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A Desert … in Japan?

By Megan Tjandrasuwita

Most tourists visiting Japan are probably familiar with the hectic metropolis cities such as Tokyo and Osaka or the traditional old imperial city such as Kyoto or the beautiful landscape such as Mount Fuji. About 73% of Japan is forested and mountainous, and the rest is mostly agricultural farms with the exception of the industrial coastal cities. But in contrast to most of Japan, Tottori Sakyu or Tottori Sand Dunes is a desert in the west coast of Japan. They are only about 30 km2 in size, so they are relatively small compared to the Sahara desert and technically not a desert due to the higher humidity, but they are the largest sand dunes in Japan which are open to the public. The dunes were created about 100,000 years ago by sediment deposits from nearby Chugoku Mountains carried by the Sendai River that flows into the Sea of Japan and by sea currents that redeposit the sand back into the shores. The shape of the dunes are constantly rearranged by the wind. Approximately 2 million tourists, mostly from Japan and Asia, visit this area. But what bring tourists to this site?

The Tottori Sand Dunes is conveniently accessible with a 20-minute bus ride from Tottori City train station. Besides those who are curious about the off-beaten-path places of Japan, many tourists are captivated by the breathtaking view of the Tottori Sand Dunes with the Chugoku Mountains on one side and the Sea of Japan on the other side. There are also many visitors who find that strolling and sitting around in the sand dunes give them a sense of tranquility and relaxation in contrast to the busy city life. Those with more active lifestyles can do sand surfing (sandboarding) along the steep slope of the dunes that can stretch up to 160-feet into the air or paragliding to get a bird’s eye view of the landscape. And yes, there are camels in this desert though they are not native to this area. Tourists can take either a camel ride or a donkey ride or ride in a horse-driven cart. Those familiar with Japanese literature may gain some insights as to how the Tottori Sand Dunes had inspired Japanese writer Kōbō Abe when he wrote Woman in the Dunes, a story which eventually turned into an Academy Award-nominated film.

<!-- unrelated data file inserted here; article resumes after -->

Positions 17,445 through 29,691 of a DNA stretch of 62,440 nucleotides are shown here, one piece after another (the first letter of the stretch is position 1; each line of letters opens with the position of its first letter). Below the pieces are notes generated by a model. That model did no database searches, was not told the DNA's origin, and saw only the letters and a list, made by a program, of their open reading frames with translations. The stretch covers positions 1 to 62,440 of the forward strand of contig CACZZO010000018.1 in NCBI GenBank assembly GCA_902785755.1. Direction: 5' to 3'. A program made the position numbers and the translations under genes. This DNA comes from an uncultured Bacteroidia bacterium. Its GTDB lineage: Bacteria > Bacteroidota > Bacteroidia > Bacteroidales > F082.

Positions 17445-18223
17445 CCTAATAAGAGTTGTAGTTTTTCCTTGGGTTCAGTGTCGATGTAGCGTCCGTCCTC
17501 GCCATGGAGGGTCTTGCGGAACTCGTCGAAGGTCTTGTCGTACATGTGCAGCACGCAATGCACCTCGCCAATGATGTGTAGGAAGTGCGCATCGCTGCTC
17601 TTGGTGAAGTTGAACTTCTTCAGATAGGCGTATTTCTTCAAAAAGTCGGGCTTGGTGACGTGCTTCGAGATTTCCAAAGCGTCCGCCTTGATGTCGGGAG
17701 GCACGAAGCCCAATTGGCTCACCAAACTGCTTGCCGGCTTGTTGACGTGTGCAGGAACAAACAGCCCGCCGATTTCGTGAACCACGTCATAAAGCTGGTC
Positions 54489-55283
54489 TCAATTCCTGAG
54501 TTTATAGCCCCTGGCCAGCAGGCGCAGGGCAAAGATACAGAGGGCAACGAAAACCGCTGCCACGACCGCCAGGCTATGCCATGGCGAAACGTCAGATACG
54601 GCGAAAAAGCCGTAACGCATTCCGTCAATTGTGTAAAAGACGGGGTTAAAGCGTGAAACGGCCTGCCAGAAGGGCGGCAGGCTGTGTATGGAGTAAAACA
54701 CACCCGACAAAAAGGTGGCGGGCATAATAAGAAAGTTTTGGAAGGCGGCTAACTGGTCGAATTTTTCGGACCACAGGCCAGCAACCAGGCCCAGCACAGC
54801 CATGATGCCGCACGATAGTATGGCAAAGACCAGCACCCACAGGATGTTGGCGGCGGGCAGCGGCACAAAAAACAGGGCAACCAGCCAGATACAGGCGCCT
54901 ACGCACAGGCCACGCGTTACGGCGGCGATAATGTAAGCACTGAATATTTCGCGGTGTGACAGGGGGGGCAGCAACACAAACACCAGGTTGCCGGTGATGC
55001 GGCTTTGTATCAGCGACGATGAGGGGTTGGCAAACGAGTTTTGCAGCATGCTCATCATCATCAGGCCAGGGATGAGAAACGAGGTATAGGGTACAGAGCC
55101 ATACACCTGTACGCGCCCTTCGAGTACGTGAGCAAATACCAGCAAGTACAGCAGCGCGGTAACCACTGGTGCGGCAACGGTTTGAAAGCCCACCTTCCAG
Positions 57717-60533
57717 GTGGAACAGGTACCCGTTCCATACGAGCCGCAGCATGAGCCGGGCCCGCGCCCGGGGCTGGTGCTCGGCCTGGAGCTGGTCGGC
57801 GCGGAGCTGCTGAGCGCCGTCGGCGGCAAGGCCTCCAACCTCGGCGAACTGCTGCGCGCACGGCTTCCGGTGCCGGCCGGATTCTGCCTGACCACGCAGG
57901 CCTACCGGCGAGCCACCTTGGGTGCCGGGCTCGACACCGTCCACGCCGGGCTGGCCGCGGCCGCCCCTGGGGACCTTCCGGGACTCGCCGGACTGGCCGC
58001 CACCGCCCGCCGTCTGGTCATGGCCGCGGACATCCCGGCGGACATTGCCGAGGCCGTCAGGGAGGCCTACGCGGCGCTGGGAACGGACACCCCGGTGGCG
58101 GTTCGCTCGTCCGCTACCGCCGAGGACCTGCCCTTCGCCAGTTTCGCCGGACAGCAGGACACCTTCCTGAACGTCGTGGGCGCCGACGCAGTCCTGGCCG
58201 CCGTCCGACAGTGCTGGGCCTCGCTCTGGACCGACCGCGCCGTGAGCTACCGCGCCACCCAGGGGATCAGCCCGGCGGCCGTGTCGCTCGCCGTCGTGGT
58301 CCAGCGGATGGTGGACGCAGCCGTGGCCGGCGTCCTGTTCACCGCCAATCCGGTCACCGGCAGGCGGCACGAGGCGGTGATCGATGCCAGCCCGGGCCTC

Another reason that brings visitors to this area is the Tottori Sand Museum. The museum is Japan’s only open-air museum which houses one of the most exquisite sand sculptures in the world and opens from mid April to early January. The executive producer of the museum, Katsuhiko Chaen, is regarded as one of 100 most world-respected Japanese individuals. He is a native of Kagoshima who was among the first to be attracted to do sand sculpting in Tottori. His sculptures drew more and more tourists every year, as well as contributions from other sand sculptors from around the world. But sand sculptures are easily destroyed by typhoon so city officials decided to build the museum in 2006 to preserve the sculptures longer. Even then, sand sculptures in the museum degrade over time so once a year the exhibits are replaced with new sculptures. Every year the Sand Museum displays new exhibits with a theme derived from different region of the world. You can view images from previous year exhibits in the museum website, but there is no substitute for experiencing the grandeur and the magnificence of the sand sculptures and seeing the exhibits with your own eyes.

The Tottori prefecture, being the least populated and one of the least visited areas in Japan, is a perfect getaway, especially among those who live in the big cities. Unfortunately the Tottori Sand Dunes is shrinking due to government reforestation which started after World War II and also due to concrete barriers erected to protect the coast from tsunamis, which disrupted the sea currents that bring sand to shore. In 1963, the Japanese government established the Sanin Kaigan National Park in Tottori that includes the Tottori Sand Dunes. Because of significant increases in tourism, the government has taken further measures to stop the shrinkage of the dunes by dumping sand off the shores and removing the encroaching grassy areas surrounding the dunes. It remains to be seen if these measures will be successful. In the meantime, you may want to consider visiting Tottori Sand Dunes to get a different perspective of Japan.


Wikipedia: Tottori Sand Dunes
The Japan Times: Drifting through the storied sand dunes of Tottori
The Sand Museum: Tottori Sand Dunes
YouTube: Tottori Sand Dunes

About Megan T

Megan is a senior at The Harker School. She is interested in applied mathematics, computer algorithms, artificial intelligence, cognitive vision science, and economics. Outside of school, she is a tutor and mentor at the Boys and Girls Club of the Peninsula (BGCP), a regular volunteer at Second Harvest Food Bank (SHFB), classical pianist, and an avid figure skater. In her free time, she enjoys exploring hiking trails in the Bay Area and Lake Tahoe, reading science fiction books, WIRED and The New Yorker magazines.

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